The result will be customers in clean energy states paying for capacity twice, once outside the capacity market, once inside it. FERC has acknowledged this problem but done absolutely nothing to address it, likely because the Electric Power Supply Association, a trade group dominated by fossil fuel gencos, views it as a benefit.

4. It usurps state jurisdiction with no coherent justification.

Remember, FERC’s sole jurisdiction here is to keep wholesale markets running smoothly, with just and reasonable rates. Its mandate is to encourage open, competitive markets.

As for what kinds of power are generated and how much — resource decision making — that is left to the states. So says the Federal Power Act.

When a state implements a policy meant to lower the price of a particular kind of resource (solar power, say, or existing nuclear plants), intending to encourage that resource, and then PJM raises the price of that resource in capacity markets, specifically and explicitly to “address” the effect of the state policy ... it’s difficult to see how that isn’t overstepping its jurisdiction.

“The Commission is attempting to establish a set of price signals for determining resource entry and exit that will supersede state resource decisionmaking and better reflect the Commission’s policy priorities,” Glick writes. “It is hard to imagine how the Commission could much more directly target or aim at state authority over resource decision making.”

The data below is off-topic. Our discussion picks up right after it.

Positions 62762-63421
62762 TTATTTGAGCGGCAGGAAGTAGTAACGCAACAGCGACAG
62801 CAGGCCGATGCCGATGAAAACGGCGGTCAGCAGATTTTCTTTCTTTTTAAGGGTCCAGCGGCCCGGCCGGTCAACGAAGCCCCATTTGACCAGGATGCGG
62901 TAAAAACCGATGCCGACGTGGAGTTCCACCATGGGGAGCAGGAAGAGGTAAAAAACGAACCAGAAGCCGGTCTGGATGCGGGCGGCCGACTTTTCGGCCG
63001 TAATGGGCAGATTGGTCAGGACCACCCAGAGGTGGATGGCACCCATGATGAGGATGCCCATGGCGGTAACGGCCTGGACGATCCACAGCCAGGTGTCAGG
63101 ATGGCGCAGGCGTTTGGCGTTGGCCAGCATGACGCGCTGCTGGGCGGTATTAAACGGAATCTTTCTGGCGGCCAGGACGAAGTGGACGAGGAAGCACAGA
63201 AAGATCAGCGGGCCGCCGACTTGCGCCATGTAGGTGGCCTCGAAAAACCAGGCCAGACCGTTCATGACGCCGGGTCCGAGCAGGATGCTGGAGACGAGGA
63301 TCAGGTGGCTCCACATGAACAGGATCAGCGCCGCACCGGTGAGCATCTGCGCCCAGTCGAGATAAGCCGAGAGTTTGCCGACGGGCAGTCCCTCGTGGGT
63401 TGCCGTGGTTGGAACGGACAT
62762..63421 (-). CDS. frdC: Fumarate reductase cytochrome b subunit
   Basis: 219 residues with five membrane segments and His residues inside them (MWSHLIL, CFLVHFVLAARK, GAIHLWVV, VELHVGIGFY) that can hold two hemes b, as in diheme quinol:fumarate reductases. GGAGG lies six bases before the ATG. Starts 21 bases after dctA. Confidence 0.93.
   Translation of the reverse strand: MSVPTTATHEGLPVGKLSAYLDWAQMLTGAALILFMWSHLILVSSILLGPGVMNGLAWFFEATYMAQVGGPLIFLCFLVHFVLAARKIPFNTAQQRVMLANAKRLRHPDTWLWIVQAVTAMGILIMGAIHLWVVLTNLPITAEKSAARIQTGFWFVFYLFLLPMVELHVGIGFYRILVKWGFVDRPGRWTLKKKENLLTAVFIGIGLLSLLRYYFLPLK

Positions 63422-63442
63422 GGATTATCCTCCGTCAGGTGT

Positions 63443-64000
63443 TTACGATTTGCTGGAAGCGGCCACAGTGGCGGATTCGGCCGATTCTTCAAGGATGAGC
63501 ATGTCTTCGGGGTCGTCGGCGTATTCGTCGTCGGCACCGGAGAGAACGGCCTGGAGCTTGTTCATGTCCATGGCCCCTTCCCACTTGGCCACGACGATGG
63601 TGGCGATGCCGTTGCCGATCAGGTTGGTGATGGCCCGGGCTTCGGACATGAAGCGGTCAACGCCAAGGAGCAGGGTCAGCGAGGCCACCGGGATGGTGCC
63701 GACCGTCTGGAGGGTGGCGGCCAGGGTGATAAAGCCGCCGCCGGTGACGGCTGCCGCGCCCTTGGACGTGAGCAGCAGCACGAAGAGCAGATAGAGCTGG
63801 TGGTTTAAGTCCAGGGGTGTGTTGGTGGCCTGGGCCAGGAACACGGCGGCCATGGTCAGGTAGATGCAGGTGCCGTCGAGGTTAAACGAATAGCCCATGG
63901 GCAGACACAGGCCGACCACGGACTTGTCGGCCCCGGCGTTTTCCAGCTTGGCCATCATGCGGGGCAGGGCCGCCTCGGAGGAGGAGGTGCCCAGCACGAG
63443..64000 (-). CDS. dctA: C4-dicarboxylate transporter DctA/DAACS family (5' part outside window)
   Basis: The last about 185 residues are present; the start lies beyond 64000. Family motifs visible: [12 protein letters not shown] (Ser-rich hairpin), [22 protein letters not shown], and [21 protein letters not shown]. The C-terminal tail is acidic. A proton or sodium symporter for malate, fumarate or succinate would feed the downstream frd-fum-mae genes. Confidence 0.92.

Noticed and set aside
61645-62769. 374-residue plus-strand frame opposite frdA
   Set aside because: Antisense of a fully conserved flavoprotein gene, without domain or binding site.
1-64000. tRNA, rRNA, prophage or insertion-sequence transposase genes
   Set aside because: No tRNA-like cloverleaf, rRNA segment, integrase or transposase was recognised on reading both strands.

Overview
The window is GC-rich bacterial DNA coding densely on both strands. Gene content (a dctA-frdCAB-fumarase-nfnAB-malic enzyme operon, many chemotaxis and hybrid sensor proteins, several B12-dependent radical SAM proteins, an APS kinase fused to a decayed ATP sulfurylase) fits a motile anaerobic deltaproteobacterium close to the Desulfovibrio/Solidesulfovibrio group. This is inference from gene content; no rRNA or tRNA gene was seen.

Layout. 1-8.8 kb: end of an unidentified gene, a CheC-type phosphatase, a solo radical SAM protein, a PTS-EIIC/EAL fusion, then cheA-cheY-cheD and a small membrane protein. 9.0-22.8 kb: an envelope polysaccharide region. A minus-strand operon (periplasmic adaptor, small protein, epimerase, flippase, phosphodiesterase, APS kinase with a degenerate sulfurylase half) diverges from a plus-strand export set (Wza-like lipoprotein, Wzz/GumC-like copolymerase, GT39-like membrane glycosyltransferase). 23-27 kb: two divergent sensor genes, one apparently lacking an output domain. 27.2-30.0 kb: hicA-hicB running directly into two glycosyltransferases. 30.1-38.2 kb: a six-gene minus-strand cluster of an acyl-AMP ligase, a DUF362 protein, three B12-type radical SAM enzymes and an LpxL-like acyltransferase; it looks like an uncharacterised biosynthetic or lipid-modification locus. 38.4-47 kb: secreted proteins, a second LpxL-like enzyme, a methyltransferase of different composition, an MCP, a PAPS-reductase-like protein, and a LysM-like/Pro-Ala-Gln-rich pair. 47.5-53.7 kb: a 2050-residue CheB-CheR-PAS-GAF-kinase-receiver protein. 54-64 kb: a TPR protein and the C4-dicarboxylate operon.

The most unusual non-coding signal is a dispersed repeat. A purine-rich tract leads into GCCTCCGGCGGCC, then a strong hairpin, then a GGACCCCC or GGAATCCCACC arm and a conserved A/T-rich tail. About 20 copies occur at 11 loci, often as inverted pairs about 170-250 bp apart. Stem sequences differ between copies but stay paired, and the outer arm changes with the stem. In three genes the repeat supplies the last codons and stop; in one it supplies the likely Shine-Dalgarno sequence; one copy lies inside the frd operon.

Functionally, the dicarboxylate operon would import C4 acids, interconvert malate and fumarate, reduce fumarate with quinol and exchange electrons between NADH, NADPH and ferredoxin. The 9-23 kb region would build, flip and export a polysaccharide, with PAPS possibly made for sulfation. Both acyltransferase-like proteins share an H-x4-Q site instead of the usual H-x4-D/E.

What’s more, back in its earlier June 2018 ruling, FERC had put forward a novel use for a PJM rule called the Fixed Resource Requirement (FRR), which allows a utility to opt all its resources out of capacity markets entirely. Long story short, the proposed “resource-specific FRR” would have offered particular resources the option to drop out of capacity markets and strike bilateral contracts with utilities for capacity. It was, in Glick’s words, at least a “fig leaf to state authority.”

Now, even the resource-specific FRR is gone from the final order. Resources cannot escape capacity markets unless their entire utility pulls out, per the original FRR, which is an incredibly difficult and onerous process (though Illinois has a bill before the legislature that would do just that). In effect, FERC is trapping resources in a capacity market that will intentionally undo any state efforts to encourage clean energy.

“A theory of jurisdiction that allows the Commission to block any state effort to economically regulate the externalities associated with electricity generation,” Glick writes, “is not a reasonable interpretation of the FPA’s balance between federal and state jurisdiction.”

How do Chatterjee and McNamee defend this?